703 Evaluation of an Ion Mobility Spectrometer for the Measurement of Atmospheric Ammonia

Wednesday, 13 January 2016
Derek J. Straub, Susquehanna University, Selinsgrove, PA; and S. W. Sullivan and L. A. Scholl

The AirSentry II (Particle Measuring Systems) is a commercially available Ion Mobility Spectrometer (IMS) that has been designed specifically for the detection and quantification of ammonia. It is a compact instrument with a low cost relative to other ammonia analyzers, making it an attractive option for continuous ambient ammonia measurements. However, the intended application of the AirSentry II is clean room monitoring. Its suitability for ambient monitoring has not been fully established, though it has been used previously in a number of field experiments.

Measurements from the AirSentry II were compared to simultaneous measurements of gas phase ammonia made with the traditional annular denuder method in order to assess the applicability of the AirSentry II for use at ambient conditions. To prevent particles from entering the IMS cell, a 2 micron Teflon filter was installed at the sample inlet. Additionally, the inlet tubing was heated downstream of the filter pack to prevent water from condensing and damaging the IMS cell. The denuder measurements were made with three channel glass annular denuders (URG Corp.) coated with a 2% solution of phosphorous acid and installed downstream of a PM2.5 cyclone. The 0.1 Hz AirSentry II data were averaged over the duration of each denuder sample period for comparison.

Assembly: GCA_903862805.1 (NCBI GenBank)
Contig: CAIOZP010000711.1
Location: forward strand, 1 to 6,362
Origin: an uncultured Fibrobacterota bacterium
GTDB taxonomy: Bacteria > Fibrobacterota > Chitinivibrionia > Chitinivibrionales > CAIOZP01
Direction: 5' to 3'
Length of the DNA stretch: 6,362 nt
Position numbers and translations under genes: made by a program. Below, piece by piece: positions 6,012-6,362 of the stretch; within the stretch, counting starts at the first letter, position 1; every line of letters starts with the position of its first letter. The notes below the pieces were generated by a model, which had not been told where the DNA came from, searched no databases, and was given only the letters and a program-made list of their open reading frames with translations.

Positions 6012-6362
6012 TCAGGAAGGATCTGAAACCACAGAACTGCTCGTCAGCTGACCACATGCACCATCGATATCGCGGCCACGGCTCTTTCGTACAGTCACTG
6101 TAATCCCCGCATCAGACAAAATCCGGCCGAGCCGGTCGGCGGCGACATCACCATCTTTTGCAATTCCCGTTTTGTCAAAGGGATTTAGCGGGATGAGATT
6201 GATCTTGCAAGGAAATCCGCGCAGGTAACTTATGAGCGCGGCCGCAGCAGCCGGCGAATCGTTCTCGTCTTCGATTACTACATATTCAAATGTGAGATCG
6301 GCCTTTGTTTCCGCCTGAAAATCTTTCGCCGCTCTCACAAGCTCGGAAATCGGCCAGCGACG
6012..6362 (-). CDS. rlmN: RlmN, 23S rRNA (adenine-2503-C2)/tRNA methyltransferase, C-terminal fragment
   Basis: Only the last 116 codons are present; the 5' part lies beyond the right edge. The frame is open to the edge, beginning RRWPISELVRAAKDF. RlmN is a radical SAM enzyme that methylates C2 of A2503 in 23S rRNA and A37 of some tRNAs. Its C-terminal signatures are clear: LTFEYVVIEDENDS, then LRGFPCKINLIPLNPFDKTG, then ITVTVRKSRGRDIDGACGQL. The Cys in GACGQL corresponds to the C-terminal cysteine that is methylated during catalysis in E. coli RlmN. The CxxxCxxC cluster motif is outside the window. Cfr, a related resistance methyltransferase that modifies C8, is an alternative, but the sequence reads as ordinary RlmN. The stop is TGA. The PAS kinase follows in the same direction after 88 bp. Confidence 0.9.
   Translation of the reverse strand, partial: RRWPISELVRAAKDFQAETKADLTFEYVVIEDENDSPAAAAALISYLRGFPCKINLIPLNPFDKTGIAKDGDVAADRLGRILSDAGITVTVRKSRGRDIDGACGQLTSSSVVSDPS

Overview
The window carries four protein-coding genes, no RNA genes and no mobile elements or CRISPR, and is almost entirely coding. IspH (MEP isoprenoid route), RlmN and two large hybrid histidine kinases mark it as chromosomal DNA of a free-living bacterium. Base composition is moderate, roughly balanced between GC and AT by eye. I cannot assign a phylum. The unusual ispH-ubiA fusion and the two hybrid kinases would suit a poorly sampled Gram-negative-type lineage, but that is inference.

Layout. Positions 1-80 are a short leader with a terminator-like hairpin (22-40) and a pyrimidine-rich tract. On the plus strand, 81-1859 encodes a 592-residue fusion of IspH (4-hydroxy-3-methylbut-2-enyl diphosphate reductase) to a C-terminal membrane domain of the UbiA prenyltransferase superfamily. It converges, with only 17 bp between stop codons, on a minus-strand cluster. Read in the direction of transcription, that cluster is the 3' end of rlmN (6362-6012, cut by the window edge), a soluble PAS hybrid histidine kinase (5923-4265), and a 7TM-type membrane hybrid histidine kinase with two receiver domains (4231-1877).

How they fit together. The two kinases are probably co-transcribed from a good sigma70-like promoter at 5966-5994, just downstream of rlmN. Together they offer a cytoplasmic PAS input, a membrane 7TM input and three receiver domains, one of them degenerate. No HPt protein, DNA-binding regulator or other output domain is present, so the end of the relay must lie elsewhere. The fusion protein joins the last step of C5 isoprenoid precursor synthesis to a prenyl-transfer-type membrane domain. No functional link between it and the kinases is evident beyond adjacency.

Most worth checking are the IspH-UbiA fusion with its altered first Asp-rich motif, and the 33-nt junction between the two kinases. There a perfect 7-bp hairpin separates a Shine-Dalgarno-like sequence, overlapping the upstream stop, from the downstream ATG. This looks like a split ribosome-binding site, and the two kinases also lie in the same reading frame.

Seventy seven denuder samples were obtained, with ammonia concentrations ranging from 1.5 to 15 ppb. The average concentrations reported by the AirSentry II during these periods were well correlated (r = 0.93) with the denuder measurements. However, the AirSentry II values were generally higher than those reported by the denuders. The magnitude of disagreement increased with increasing ammonia concentration, reaching nearly 50% at the highest concentrations. System checks indicated that the calibration of the AirSentry II was valid. Time series data suggested that ammonium nitrate volatilization from the inlet filter may be responsible for the observed discrepancy. A new virtual impactor inlet that removes particles from the sample airstream is currently in development.

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